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Skill Level Advanced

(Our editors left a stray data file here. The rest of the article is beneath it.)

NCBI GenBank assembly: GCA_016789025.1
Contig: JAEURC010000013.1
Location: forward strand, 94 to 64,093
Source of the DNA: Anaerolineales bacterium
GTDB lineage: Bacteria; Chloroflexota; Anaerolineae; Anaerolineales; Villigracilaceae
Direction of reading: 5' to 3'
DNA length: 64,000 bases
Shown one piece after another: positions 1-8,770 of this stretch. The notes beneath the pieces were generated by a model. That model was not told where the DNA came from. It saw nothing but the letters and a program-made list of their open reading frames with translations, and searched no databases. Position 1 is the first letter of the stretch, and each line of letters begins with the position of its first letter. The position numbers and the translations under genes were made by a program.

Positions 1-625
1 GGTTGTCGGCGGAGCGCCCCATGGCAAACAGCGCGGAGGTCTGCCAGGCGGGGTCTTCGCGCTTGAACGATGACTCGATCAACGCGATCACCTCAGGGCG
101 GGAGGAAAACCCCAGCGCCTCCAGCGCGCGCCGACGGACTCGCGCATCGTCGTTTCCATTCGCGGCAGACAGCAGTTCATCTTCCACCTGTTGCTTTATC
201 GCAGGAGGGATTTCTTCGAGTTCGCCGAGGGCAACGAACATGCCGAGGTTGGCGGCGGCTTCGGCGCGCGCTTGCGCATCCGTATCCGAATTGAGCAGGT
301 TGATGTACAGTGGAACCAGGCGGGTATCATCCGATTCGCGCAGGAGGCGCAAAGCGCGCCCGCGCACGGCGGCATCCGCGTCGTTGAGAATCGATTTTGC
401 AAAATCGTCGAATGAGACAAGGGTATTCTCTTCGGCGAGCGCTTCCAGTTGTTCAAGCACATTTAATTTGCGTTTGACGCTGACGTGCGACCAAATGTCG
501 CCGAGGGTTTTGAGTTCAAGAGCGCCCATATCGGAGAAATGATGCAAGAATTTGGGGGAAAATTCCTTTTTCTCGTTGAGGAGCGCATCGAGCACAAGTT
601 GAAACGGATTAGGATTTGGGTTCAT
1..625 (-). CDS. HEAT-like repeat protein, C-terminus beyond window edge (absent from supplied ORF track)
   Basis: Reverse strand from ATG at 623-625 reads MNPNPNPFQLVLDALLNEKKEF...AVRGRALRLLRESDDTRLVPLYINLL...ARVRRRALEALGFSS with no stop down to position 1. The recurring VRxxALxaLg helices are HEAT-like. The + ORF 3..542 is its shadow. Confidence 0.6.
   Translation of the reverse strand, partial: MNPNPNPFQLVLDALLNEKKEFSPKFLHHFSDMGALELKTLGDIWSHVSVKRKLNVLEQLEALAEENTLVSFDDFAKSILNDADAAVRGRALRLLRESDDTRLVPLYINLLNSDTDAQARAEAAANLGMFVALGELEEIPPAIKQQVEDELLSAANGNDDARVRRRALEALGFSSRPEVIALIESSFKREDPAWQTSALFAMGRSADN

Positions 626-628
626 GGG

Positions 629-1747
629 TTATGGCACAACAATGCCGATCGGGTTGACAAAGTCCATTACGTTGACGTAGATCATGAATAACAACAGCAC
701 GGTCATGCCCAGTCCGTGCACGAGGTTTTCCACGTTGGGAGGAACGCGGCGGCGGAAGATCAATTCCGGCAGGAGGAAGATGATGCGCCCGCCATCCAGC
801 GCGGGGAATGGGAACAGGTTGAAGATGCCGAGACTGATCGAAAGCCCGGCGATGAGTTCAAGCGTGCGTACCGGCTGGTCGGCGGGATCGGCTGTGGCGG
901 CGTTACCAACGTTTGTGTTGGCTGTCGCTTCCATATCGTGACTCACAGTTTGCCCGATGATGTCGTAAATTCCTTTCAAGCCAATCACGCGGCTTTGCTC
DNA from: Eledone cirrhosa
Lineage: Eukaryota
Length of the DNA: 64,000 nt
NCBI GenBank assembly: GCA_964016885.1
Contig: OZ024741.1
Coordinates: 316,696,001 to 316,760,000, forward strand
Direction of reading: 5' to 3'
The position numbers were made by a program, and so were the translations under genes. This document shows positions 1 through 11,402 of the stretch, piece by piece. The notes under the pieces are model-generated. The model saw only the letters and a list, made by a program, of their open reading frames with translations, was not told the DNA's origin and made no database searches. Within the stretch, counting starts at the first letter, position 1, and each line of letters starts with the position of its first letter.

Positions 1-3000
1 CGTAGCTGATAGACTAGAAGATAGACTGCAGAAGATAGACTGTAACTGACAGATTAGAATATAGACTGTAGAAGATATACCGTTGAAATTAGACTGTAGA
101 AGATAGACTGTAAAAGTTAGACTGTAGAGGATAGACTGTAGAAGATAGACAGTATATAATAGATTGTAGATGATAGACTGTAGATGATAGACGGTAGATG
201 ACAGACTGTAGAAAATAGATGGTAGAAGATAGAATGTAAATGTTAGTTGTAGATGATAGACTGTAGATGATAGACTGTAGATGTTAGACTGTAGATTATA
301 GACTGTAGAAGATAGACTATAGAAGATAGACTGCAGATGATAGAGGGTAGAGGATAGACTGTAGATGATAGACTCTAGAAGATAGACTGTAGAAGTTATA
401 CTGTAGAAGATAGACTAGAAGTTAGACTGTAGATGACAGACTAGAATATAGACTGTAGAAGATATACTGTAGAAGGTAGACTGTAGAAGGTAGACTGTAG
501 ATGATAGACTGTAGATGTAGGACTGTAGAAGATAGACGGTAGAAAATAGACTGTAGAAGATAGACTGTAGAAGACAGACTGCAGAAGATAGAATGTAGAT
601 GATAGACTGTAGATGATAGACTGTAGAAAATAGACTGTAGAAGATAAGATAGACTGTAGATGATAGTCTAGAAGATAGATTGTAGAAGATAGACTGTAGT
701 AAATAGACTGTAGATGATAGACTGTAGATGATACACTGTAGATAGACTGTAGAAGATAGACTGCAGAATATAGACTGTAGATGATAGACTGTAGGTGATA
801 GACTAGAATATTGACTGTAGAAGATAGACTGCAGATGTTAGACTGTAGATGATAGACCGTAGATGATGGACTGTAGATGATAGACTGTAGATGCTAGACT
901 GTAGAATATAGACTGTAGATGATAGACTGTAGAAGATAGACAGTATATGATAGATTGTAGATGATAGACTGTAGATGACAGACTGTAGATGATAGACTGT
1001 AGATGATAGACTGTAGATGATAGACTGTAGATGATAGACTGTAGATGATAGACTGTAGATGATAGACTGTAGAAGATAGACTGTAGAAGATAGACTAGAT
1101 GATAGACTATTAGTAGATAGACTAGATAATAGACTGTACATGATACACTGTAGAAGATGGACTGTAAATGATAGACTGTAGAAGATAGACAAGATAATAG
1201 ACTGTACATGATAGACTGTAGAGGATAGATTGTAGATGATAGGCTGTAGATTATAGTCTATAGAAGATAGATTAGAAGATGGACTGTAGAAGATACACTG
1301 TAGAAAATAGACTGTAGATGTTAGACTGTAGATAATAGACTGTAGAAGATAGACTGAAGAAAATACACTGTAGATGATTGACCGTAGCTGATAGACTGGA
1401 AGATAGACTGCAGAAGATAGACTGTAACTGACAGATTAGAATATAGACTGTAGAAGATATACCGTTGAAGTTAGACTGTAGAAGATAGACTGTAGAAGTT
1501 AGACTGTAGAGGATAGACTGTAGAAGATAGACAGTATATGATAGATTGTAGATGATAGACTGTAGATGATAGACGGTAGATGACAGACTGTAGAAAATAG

- Hello, I'm Bill. - And my name is Mika. - Thanks for watching our previous series, with Scott and Kendra tutorial on object-oriented programming in C#. This series is all about LINQ. So what is LINQ? - Yeah, so LINQ, it's in the name. It stands for Language Integrated Query, and the cool thing about LINQ is once you know LINQ, you can use it for any data structure. So you can use it for XML documentation, arrays, SQL databases, it's pretty sweet. - Collections, whatever? - Exactly. - Can use that for Microsoft. Others can use it, right? - Yes cool. - All right. So let's look at this using try.net, which is a tool that we built that helps you explore different libraries in LINQ. So in the description, you're going to see a LINQ to our dotnet/try-samples repo, which is the one I'm showing here. And in the read me, there is the installation instructions to go ahead and get started with the Dynacore SDK and something called dotnet tri, which is a dotnet global tool. And all the instructions are right here - [Mika] Right, so first you need dotnet core SDK. And then once you have that, you can go ahead and clone the dotnet try samples off this get hub repository. - [Bill] And I've already done that. So we're going to start with the 101 LINQ samples and then you just have to run a tool called dotnet which you learned about in the earlier series and then do.net try. And that's going to start up a new browser window for me with all of these wonderful LINQ samples. And once it loads up the browser we're going to get a new local host window on our space. And there we have 101 LINQ samples and our friendly dotnet bot and we're not going to run all these, these are crazy. - [Mika] Yeah, I mean, LINQ is powerful. So let's start with one of the most common queries click the restriction operators LINQ. - [Bill] All right, so restriction operators, the way our keyword. So I get this window and I've got a run button. So now when I click run I get this other window that shows, here's the results from our query. So this query, if we look at, it's looking for lower numbers from numb and numbers, like you said just like SQL in some ways where numb is less than five that's kind of that restriction operator for where and then we select the number. - [Mika] Yes, so let's change that to a list. - [Bill] Right, so we've, we said we could do this with anything. So I'm going to change those numbers to a new list event. I'd have to change it on this side. That was one of the things we learned about earlier in our object oriented. That's the only change you have to make. - [Mika] Yeah, so you don't have to change the Query at all. It just worked, pretty much. - [Bill] And then we'll just run it again. And once again, there we go. All right, so let's look at a couple others here. - [Mika] So let's look at the properties of an object and the input sequence, so-- - [Bill] Okay, so if I take this very next one, we've got a list of products. So that's some object cornea collection that we're building. And I'm looking at with that, where clause here on anything where there's nothing in stock, right? So that should print everything that we've sold out. Those are the popular ones. And there, it's just looking at the same sequence and it's printing everything about that particular product. So what else can we do with this where method? - [Mika] Let's look at the last page, which shows the syntax for a where clause. - [Bill] Okay, this one does look different. - [Mika] Yeah, it's using a where a method instead of the, where keyword. - [Bill] That's right, so this one uses the where method. It actually does the same thing that we saw in these other ones that we were doing, with this where clause and a keyword, what's different is the language compiler says "Translates one into the other." And there's a slightly different feature here. If you look this where clause or this, where method we've got two different arguments. One is that index that says it's its position of that element in the sequence. So if we run this one what we're going to see is an addition to the strings up above that zero, one, two, three with the letters it also knows the corresponding number, the number zero and the number one. And it's printing out any words that are shorter than the value. So like the number six printed out has fewer letters than six and so on and so forth. And that's everything with the word method. - [Mika] Great, so let's look at that projections operator LINQ right there. - [Bill] Right there? All right, now we're on the select. We kind of saw some of these. But I'm going to just do one quick. So if we look, I've got one here where we're taking things and numbers and a mapping from one to another. So our first select just grabbed everything from our input sequence. And here you can see I'm taking something from a numbers collection. And what I'm selecting is the corresponding string from another array. So select lets us project into some other collection. And that's what we see in a lot of quick, just find every query we'll see some kind of where to filter something and some kind of a select to have some upward sequence. - So that was an intro to LINQ, and we also showed you how to use our tri.net tool. And we also showed you all of the 101 LINQ examples. And next, we're going to talk about the LINQ query syntax. - See you then.